On India’s foul trouble early on in the match
“They did a good job of penetrating the basket. We are still working on our help defense. We were getting beat one on one and when that happens you need help defense. Our help defense was in place but we ended up committing some fouls trying to stop the penetration. One of the toughest things to guard is the drive-penetration. So most of the fouls against Amjyot and Amrit were as help defenders.
Amritpal had three fouls at halftime. Sometimes I don’t put players on the floor even if they have two fouls (at halftime). Amritpal and Yadwinder got their fourth fouls early and I had no choice but to sit them out. It’s risky to put guys back in too early as they could get fouled out by the end of the third quarter. In such situations you have to hope that your other guys step up. At times they did and at times they didn’t. But I thought (backup centre) Riken did well at the end and we got some good minutes out of Palpreet Singh in the beginning. You can’t just rely on your starters. You’ve got to use all your players and trust your bench. That’s something I keep telling Indian coaches as well. You have to keep legs fresh as long as you can. It was hard to do that with the guards today as we lost Sambhaji and we didn’t have a lot of depth.”
On point guard Joginder Singh’s three pointers late in the game
“He did that last night, and he did it again tonight. He is not the quickest or the most athletic guy around, but he’s smart and he’s a big shot player. When you need a shot, Joginder’s going to knock it down for you.”
Reasons for India’s poor rebounding
“We only had two or three practices before this tournament. So a lot of the fundamentals that I work on in these practices especially around defense and rebounding, we weren’t able to accomplish. To be honest, we are a lot smaller and thinner (than Angola). They (Angola’s players) have NBA type bodies. Even when we were trying to box them out, they were shoving us under the basket and the officials let it go. Some of it is our fault, but they are just big strong players. That’s something we have to work on in India. Our strength and conditioning programme has to continue and we have to get into the weight room and get bigger and stronger, so that we don’t get shoved under the basket. That’s why the major NBA and college teams in the USA lift all year long. In order to hold your position against a big 250 pound man you got to have strength, and they were pushing us under the basket like wet noodles at times.”
On India’s preparations coming into these Games
“You have to realise that we had 2-3 full practices before these Games. I found out about the Lusofonia Games a little over a month ago. We had a one week training camp in Mumbai during the Savio Cup. So they were practising with me for an hour, if you can call that practise. In reality, it was more of a walkthrough, because they had a second practise with their respective teams before their games at night. So we had very limited practise. We had two solid practise sessions here in Goa before the tournament. But we can’t work them too hard because they have to get ready for the game. We overcame a lot of things here. I was frustrated because we didn’t have a lot of prep time. I’m a coach who likes to be really prepared and ready and here I was throwing things in there as if it were a kitchen sink! Thankfully, the team responded well. It wasn’t perfect basketball by any stretch of imagination, but we managed to do enough to win.”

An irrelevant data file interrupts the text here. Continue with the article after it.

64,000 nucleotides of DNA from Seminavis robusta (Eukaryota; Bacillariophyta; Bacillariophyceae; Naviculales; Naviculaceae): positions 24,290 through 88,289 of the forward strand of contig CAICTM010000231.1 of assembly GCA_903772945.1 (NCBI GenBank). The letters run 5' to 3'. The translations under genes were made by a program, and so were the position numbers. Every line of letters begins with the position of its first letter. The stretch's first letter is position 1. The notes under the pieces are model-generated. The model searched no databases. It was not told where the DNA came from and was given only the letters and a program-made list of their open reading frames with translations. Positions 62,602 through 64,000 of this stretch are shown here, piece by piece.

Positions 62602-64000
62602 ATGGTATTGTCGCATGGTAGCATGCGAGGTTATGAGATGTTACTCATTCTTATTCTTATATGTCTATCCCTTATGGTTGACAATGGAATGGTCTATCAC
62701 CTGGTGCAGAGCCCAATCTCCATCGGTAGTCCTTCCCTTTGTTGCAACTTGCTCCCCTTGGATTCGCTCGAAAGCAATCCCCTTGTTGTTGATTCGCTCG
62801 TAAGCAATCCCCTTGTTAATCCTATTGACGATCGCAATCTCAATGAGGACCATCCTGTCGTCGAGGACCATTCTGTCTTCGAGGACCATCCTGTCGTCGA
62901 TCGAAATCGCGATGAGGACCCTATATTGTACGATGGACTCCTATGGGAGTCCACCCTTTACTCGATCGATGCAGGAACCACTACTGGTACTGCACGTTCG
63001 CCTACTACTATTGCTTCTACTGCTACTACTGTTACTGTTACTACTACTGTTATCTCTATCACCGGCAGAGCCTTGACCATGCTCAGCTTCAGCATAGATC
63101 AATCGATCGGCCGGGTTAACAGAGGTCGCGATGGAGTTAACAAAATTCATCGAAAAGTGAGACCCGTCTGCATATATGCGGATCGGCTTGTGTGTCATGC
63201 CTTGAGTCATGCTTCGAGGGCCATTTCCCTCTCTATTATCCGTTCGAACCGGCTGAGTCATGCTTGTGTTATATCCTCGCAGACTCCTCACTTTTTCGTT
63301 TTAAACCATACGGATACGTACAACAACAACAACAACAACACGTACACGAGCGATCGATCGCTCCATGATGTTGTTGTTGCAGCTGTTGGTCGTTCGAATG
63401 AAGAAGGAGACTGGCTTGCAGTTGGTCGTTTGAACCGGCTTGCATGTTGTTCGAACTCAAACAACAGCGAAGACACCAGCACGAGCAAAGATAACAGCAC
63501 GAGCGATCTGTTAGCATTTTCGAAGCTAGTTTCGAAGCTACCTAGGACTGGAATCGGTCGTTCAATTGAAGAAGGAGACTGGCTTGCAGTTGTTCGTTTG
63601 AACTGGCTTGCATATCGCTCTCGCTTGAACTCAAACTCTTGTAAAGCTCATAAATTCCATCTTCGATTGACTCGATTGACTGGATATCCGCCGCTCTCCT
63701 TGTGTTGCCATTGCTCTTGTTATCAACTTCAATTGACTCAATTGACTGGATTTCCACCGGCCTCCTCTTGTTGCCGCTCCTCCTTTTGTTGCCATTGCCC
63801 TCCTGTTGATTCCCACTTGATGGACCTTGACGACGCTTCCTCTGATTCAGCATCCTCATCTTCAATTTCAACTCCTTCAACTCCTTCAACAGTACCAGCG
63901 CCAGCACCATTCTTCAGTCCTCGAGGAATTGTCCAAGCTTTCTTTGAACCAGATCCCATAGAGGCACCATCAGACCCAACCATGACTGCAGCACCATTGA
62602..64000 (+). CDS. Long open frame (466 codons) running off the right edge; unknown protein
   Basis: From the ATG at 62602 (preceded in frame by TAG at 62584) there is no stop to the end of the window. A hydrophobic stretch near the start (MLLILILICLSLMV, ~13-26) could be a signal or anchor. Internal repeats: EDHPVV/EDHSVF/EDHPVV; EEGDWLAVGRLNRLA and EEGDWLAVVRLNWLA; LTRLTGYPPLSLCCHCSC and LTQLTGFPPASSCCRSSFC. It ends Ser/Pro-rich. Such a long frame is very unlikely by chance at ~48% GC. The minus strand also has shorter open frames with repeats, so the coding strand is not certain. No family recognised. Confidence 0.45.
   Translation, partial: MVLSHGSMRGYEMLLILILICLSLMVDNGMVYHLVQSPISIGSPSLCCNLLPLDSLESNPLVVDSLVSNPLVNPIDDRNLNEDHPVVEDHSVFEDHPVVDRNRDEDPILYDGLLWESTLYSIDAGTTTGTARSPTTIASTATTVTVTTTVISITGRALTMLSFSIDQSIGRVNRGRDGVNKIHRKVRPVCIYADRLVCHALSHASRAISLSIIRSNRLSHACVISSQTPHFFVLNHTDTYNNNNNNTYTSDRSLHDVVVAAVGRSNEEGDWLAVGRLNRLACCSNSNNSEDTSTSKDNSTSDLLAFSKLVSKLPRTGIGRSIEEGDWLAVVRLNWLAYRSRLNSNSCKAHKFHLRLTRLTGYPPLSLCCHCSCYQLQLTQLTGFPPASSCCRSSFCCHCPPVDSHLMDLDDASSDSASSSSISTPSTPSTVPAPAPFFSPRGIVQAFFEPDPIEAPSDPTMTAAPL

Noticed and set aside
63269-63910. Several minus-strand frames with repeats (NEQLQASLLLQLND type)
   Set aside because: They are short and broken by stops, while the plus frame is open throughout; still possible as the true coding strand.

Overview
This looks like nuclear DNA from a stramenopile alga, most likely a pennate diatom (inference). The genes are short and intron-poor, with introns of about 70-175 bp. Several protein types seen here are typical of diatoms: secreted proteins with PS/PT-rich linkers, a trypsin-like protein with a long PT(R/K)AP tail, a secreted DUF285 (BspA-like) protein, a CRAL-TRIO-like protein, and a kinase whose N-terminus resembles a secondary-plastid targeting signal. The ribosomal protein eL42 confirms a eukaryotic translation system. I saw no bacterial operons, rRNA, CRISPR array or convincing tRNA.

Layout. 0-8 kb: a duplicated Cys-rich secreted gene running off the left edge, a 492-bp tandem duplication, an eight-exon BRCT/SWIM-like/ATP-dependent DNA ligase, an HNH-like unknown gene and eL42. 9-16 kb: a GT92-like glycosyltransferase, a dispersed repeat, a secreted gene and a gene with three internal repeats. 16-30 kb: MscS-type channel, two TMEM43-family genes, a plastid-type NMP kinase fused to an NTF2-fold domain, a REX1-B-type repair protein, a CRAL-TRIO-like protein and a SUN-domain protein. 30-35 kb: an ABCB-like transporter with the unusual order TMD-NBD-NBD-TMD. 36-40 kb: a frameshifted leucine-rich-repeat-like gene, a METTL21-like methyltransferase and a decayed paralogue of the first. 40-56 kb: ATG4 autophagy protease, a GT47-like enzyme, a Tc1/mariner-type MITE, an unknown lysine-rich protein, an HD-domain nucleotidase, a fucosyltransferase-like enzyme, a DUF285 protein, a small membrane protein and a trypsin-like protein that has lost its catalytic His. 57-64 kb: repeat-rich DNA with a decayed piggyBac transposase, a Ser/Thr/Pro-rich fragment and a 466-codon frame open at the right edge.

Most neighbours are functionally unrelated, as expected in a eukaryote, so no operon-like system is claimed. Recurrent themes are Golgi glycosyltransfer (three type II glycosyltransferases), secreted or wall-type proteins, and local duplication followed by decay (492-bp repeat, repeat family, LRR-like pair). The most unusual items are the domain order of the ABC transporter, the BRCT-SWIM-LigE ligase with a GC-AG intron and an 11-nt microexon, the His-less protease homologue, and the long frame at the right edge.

On his future with the Indian team
“It’s hard to answer that. I’m on a two year contract. So we’ll see what happens at the end of this year. There are a lot of things that I have to take into consideration. I love our players. I’ve learnt to love India. But I’ve got to look at my options. I never make promises that I don’t keep later. So we’ll see. Right now I’m enjoying what I’m doing and I’m here. So let’s leave it at that.”
On what this win means for the future of Indian men’s basketball
“The two things that I’ve been requesting (the Basketball Federation of India) for the last one year is: 1) better facilities to practise in consistently; 2) playing more games. Whenever we go to the Asian Championships we are competing against teams that not only have pro leagues in their countries, but they also play 30 to 40 preparatory games prior to the ABC (Asian Basketball Championships). Compared to that, India manages to get only three to four practise games under its belt. So that’s a big disadvantage. This is the first season that I know of that we’ve had such a midseason tournament (like the Lusofonia Games). Tournaments like these are a huge help because nine or ten of the guys here will be playing in the ABC later this year. Not only is it good that we played, but now we also have the confidence that comes from winning such a tournament. The players are starting to feel that “hey, India can be strong in basketball.” I know the tournaments we’ll play in later will be tougher than this. But hopefully this (win) is the first step to be more competitive in future tournaments.
Play by Play
(*note that all four teams below have already qualified to Level 1 and these matches are being held for the sole purpose of granting the two winning teams the right to choose their pre-quarter final opponent from level 1)
Girls: Kerala 60 (Nivya Raj 20, Anusha 19) bt Maharashtra 53 (Shruti 21, Neha 12) [21-11, 13-17, 13-11, 13-14]